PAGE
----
Pain can also radiate to the right shoulder and shoulder blade. See a doctor for sudden, severe abdominal pain. Your doctor can give you medication to dissolve gallstones. If symptoms don’t improve, you may need surgery to remove the gallbladder. Pain may be worse at night and in the mornings.

Food allergies can also cause stomach pain. Common food allergens include:

  • dairy
  • shellfish
  • wheat
  • gluten
  • nuts

A food allergy can cause symptoms like:

  • stomach cramps
  • vomiting
  • nausea
  • hives
  • wheezing
  • dizziness
  • swelling of the tongue

Stomach pain caused by a food allergy might be worse in the morning if you consume trigger foods before bed, although symptoms can occur anytime of the day.

Celiac disease

If you have Celiac disease — an autoimmune disease where gluten causes inflammation in the small intestines — you may have stomach pain in the morning along with other symptoms like:

  • diarrhea
  • gas
  • bloating
  • anemia

An antihistamine might relieve some symptoms of a food allergy, such as hives, swelling, and itching. But it’s still important to identify and avoid foods that trigger a reaction because severe allergic reactions can lead to anaphylaxis.

This is a life-threatening reaction that can cause breathing difficulty and a dangerous drop in blood pressure.

See a doctor if you develop hives, itching, or wheezing after eating certain foods. A skin or blood test can confirm or rule out a food allergy.

Indigestion can cause pain in the upper abdomen, bloating, and nausea. Keep in mind that indigestion is a symptom of another condition, such as acid reflux, ulcers, or gallbladder disease.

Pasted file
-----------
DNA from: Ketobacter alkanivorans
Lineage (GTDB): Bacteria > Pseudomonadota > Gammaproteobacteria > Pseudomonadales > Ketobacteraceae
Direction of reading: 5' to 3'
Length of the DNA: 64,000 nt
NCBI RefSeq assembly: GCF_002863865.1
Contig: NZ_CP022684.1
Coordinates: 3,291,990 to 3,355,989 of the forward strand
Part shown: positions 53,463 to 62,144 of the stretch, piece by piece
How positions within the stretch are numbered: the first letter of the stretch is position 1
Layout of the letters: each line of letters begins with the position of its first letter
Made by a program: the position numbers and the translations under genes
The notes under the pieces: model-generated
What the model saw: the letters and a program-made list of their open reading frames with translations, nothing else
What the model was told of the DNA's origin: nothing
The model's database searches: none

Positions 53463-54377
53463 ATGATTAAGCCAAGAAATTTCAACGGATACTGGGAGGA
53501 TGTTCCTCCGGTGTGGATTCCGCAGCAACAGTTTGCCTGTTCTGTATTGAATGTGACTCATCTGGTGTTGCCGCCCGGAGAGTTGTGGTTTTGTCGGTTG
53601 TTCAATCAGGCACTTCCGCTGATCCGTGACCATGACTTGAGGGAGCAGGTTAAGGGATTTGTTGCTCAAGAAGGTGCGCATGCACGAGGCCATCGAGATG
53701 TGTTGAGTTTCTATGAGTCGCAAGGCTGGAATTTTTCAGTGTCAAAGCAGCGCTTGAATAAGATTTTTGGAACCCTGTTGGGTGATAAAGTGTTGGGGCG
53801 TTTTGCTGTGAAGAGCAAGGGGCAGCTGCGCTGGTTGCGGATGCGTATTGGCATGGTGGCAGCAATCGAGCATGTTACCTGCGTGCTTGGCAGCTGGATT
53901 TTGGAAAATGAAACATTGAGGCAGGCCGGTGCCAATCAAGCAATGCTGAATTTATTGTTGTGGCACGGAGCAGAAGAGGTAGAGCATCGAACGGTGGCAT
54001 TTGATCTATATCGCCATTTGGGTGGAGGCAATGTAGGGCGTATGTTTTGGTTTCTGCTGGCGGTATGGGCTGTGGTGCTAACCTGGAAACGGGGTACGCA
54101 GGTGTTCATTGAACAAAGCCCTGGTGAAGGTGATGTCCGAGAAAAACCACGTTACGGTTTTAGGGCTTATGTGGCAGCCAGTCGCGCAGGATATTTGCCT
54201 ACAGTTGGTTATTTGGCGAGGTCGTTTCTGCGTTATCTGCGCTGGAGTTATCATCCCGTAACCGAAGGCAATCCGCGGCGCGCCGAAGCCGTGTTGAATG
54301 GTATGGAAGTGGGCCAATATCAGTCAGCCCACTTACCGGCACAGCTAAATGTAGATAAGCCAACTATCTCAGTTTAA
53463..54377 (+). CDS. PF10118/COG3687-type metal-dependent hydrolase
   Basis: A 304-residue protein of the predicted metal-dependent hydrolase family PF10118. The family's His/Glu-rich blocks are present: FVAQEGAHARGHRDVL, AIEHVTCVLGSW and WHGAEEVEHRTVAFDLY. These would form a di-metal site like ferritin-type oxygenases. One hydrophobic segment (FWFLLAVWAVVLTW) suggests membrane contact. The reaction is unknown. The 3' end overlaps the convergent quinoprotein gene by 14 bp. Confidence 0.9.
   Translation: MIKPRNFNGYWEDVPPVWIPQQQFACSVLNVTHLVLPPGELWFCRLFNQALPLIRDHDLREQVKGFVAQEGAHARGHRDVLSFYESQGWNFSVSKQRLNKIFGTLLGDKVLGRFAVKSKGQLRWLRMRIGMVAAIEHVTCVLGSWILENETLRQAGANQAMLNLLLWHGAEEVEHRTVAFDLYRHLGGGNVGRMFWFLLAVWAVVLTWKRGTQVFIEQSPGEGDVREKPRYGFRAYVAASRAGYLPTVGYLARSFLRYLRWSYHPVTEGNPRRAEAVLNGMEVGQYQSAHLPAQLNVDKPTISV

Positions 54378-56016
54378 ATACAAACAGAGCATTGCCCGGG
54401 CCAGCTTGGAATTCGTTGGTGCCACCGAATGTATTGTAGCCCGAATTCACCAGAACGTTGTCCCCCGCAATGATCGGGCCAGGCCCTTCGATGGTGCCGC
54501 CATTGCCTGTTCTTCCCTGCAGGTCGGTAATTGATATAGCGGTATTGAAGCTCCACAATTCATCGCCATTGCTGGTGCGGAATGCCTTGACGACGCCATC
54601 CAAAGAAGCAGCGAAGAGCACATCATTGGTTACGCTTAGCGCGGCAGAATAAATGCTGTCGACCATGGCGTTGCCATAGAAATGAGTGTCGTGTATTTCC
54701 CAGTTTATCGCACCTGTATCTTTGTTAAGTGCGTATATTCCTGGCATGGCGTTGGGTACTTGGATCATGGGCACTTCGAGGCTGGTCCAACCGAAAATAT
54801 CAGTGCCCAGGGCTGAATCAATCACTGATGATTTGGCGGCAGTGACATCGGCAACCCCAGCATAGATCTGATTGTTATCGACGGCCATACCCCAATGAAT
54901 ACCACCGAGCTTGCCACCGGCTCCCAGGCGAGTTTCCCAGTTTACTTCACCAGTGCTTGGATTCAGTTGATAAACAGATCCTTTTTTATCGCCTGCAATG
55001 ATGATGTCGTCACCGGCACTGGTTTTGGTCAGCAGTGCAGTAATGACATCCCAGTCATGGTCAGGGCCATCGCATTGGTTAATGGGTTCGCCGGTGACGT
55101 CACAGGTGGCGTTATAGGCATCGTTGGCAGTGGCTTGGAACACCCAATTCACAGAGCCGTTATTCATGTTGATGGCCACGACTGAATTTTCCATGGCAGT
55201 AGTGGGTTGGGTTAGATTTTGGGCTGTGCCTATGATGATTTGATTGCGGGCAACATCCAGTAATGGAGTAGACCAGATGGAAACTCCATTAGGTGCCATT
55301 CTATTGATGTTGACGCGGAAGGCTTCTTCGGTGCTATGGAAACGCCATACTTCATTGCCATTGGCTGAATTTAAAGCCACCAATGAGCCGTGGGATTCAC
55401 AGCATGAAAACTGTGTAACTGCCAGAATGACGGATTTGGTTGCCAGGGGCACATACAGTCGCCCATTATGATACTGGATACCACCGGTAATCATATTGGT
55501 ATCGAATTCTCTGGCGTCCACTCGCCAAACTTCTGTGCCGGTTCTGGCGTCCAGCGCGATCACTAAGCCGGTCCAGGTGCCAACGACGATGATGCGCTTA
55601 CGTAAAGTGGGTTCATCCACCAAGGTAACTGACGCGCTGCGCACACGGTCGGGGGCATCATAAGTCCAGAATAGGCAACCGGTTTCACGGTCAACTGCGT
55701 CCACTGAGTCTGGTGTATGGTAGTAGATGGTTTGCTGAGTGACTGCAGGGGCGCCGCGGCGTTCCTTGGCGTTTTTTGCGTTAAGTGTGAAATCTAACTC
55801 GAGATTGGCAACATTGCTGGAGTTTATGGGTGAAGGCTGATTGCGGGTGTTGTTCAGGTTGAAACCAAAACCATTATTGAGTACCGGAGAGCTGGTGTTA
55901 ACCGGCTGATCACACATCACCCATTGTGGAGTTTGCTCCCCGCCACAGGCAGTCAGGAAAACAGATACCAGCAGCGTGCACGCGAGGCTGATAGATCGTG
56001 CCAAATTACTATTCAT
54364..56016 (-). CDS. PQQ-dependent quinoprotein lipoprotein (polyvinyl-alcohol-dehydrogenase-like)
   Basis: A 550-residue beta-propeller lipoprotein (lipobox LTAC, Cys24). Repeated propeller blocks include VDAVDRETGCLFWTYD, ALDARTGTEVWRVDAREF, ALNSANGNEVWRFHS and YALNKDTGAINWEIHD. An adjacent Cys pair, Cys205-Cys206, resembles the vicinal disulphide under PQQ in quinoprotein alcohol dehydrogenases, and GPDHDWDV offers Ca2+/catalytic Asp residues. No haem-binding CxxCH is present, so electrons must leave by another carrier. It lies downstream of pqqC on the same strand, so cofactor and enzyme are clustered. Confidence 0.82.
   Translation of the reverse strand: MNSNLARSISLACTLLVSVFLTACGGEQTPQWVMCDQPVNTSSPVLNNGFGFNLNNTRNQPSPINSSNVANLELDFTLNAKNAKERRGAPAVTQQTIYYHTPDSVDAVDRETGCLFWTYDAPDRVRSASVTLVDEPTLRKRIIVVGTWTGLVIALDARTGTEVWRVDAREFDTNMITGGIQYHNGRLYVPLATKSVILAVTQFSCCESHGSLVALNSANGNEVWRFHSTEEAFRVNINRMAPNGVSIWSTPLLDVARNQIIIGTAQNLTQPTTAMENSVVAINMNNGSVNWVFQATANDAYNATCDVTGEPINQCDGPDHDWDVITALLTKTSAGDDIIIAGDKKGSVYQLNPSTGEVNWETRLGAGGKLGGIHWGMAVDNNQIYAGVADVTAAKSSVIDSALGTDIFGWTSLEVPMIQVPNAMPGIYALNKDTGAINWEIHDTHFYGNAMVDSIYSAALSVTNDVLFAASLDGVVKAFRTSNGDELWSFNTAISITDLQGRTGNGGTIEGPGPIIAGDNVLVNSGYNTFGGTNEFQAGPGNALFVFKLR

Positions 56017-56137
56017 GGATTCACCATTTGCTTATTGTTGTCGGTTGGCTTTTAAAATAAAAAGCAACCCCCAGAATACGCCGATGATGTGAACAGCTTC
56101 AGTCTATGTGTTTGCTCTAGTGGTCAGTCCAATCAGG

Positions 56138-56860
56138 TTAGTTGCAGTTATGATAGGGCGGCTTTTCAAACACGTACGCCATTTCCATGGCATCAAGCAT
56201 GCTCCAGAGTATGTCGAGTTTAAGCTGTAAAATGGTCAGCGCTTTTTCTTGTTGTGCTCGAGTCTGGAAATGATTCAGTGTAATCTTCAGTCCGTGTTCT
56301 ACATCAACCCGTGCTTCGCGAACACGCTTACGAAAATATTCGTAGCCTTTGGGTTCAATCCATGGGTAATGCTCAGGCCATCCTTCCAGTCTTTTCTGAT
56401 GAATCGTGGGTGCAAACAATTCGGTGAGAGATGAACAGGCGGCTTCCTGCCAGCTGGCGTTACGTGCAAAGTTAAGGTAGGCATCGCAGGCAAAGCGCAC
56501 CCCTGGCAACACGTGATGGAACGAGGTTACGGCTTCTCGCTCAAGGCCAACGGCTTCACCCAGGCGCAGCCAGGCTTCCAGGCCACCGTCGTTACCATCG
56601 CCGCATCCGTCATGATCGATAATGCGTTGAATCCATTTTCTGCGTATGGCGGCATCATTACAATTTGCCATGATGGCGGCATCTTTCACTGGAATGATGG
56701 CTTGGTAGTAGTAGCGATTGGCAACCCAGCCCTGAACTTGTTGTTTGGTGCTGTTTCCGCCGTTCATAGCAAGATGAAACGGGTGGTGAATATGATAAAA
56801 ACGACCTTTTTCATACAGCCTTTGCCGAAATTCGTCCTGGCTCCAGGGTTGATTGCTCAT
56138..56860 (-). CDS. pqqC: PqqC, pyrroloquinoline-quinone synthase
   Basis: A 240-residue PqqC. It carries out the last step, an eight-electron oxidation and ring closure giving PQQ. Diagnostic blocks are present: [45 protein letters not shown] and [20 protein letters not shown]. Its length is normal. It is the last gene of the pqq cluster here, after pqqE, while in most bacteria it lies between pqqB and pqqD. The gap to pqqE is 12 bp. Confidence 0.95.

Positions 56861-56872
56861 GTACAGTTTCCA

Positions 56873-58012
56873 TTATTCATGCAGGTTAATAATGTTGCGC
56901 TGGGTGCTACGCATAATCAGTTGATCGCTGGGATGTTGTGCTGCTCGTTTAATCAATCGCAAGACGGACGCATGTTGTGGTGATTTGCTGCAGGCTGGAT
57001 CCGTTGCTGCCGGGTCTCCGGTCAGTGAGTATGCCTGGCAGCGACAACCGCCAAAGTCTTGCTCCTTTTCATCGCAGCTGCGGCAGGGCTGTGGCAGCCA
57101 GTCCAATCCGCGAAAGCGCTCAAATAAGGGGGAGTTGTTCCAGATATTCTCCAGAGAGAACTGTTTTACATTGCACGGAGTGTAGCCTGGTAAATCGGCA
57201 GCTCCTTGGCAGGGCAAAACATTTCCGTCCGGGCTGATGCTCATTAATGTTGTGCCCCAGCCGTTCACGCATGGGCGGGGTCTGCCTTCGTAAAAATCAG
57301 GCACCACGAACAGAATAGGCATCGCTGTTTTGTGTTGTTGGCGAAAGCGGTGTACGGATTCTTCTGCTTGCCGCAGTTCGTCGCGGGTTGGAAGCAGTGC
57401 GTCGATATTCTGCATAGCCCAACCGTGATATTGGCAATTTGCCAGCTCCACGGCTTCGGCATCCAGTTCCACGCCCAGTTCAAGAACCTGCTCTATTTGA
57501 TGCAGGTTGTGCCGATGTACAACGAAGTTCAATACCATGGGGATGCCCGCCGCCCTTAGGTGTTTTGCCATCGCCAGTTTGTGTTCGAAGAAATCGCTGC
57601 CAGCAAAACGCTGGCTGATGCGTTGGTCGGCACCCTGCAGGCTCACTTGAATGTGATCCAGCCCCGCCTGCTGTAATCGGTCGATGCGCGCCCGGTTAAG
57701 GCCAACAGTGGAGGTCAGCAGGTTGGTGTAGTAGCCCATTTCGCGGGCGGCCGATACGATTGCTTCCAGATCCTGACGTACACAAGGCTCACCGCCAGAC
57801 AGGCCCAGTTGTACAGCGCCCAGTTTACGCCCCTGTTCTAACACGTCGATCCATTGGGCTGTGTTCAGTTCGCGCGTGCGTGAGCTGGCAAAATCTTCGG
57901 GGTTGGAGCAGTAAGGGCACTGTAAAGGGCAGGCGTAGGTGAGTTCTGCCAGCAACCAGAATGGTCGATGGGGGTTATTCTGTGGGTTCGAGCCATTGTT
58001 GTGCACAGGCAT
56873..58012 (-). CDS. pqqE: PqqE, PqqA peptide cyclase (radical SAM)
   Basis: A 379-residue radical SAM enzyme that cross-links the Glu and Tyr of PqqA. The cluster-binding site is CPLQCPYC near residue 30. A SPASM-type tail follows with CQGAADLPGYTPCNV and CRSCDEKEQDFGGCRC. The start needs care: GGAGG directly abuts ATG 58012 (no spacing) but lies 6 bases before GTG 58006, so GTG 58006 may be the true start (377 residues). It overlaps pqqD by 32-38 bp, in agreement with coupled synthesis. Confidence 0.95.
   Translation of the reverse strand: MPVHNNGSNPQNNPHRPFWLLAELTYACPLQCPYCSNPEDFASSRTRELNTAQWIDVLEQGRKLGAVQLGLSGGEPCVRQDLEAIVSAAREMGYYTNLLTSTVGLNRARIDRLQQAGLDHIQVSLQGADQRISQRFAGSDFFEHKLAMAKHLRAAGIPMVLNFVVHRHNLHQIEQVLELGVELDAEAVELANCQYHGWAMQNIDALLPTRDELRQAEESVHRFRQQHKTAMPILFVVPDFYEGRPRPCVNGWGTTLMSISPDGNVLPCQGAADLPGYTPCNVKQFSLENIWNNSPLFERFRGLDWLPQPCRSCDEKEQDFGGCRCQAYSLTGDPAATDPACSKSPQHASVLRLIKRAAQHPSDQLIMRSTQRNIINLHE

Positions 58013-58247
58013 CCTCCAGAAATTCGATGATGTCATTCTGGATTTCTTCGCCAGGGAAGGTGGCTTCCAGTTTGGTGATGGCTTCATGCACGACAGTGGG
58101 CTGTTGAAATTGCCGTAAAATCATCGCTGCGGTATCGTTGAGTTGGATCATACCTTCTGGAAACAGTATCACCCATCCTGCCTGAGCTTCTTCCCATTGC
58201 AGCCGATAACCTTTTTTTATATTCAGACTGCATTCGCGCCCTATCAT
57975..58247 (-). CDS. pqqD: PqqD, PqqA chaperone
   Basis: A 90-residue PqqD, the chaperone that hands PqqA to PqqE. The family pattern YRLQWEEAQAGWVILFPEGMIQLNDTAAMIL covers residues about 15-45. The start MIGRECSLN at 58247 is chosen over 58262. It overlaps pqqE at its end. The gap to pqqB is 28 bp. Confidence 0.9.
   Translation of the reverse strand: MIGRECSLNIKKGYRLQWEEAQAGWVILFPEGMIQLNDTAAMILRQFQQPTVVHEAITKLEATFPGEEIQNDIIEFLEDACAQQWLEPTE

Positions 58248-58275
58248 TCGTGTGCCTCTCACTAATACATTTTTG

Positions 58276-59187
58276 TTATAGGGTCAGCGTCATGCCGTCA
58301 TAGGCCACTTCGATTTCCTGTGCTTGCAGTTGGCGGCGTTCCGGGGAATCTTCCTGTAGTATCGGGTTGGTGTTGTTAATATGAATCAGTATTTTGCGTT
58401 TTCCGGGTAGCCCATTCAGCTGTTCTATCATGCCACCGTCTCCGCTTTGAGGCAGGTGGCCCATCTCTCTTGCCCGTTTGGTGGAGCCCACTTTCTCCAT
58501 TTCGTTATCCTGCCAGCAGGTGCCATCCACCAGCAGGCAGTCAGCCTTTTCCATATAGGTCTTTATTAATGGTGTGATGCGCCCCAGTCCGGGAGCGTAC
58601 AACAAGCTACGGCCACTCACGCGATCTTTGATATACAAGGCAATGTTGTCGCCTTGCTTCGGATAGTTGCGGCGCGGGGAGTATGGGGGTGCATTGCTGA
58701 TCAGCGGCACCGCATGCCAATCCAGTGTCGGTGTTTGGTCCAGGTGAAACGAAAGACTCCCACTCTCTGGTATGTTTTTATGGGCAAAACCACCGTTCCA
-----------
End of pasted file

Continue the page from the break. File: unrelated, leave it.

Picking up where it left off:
Symptoms can occur after eating, so you may have stomach pain in the morning after breakfast. See a doctor if indigestion continues for more than two weeks, or if it’s accompanied by weight loss, vomiting, or black stools.

Eating smaller meals, regular exercise, and stress management may improve indigestion.

This infection of the female reproductive organs can cause:

  • lower pelvic pain
  • fever
  • vaginal discharge
  • painful urination or intercourse

Pelvic pain can occur any time of the day, but it may occur in the mornings for some women.

See doctor if you experience any stomach pain accompanied by a fever or foul vaginal discharge. Bacteria typically causes PID, so your doctor may prescribe an antibiotic.

Although stomach pain happens to everyone, you shouldn’t ignore stomach pain that’s persistent, sudden, or gradually worse. Seek immediate medical attention, especially when pain includes vomiting, bloody stools, or a fever.

Morning stomach pain can be caused by something as simple as constipation or gas, or it could be a sign of a condition that requires a special diet, prescription medication, or surgery.